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Electric-blue Lava Erupts From Volcano At Night In Indonesia!

Kawah Ijen volcano in Indonesia erupted electric-blue lava, that oozed down the mountain slope at night, attracting scores of tourists and nature photographers.

In a spookily beautiful occurrence, Kawah Ijen volcano in Indonesia erupted electric-blue lava, that oozed down the mountain slope at night, attracting scores of tourists and nature photographers.

Olivier Grunewald, a Paris-based photographer, who has been recording the stunning Kawah Ijen volcano over several years said that the blue glow is not lava but light produced when the sulfuric gases from volcanic cracks come in contact with the oxygen-rich atmosphere, resulting in a blue flame. As the liquid sulphur burns while flowing down the slopes, it gives an impression of lava flowing. The best time to catch the blue flames is at night or after sunset, he said.

Indonesia also holds the world’s largest acidic crater lake which is rich in hydrochloric acid. The gases from the volcano often react with the lake water and cause a reduction in pH of 0.5. Once it cools down, the gases leave sulphur deposits as residue near the lake.

Last month, Indonesia’s most volatile volcano spewed ash and hot gas in a massive column as high as 6 kilometres (3.7 miles) into the sky. Mount Merapi’s clouds of ash, accompanied by a rumbling sound heard kilometers away, blanketed several villages on the main island of Java.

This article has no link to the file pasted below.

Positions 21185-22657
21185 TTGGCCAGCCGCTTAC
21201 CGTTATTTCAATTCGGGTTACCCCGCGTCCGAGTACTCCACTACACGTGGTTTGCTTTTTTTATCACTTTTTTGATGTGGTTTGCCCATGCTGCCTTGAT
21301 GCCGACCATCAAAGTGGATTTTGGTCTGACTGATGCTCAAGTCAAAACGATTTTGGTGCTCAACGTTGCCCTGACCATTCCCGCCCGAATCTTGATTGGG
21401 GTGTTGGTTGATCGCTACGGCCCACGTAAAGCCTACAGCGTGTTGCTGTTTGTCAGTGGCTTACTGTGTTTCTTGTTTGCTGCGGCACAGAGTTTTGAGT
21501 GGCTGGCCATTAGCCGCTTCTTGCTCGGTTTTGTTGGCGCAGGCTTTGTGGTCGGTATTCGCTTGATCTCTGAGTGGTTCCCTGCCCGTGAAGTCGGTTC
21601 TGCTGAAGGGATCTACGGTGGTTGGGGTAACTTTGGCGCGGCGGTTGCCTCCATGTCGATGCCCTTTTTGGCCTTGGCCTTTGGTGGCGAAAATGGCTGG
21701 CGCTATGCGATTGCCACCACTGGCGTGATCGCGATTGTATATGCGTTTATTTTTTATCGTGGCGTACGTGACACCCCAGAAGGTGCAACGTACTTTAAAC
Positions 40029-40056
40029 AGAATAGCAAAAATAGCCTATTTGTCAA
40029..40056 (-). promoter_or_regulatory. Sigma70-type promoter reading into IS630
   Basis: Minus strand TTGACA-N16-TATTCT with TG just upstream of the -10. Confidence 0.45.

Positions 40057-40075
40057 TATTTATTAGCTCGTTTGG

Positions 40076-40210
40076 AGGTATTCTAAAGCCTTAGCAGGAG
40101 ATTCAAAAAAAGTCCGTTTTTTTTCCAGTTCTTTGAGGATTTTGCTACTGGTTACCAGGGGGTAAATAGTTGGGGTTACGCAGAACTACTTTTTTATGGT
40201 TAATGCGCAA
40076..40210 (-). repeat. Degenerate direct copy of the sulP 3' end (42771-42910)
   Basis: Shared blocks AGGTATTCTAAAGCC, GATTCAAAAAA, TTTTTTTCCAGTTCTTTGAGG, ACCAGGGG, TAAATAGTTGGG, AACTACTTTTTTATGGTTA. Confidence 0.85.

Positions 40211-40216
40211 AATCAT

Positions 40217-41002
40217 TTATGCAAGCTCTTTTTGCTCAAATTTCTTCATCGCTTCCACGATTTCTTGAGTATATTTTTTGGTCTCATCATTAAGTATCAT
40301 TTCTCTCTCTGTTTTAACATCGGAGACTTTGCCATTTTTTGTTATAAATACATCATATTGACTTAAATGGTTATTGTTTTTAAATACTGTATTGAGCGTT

Indonesia’s Volcanology and Geological Hazard Mitigation Centre did not raise Merapi’s alert status, which already was at the third-highest level since it began erupting last August. Villagers living on Merapi’s fertile slopes are advised to stay 3 kilometres (1.8 miles) from the crater’s mouth and should be aware of the peril of lava, the agency said.

The 2,968-metre (9,737-foot) mountain is the most active of 500 Indonesian volcanoes. It has rumbled and generated dark hot clouds since last year. Its last major eruption in 2010 killed 353 people. Indonesia, an archipelago of 270 million people, is prone to earthquakes and volcanic activity because it sits along the Pacific “Ring of Fire,” a horseshoe-shaped series of fault lines around the ocean.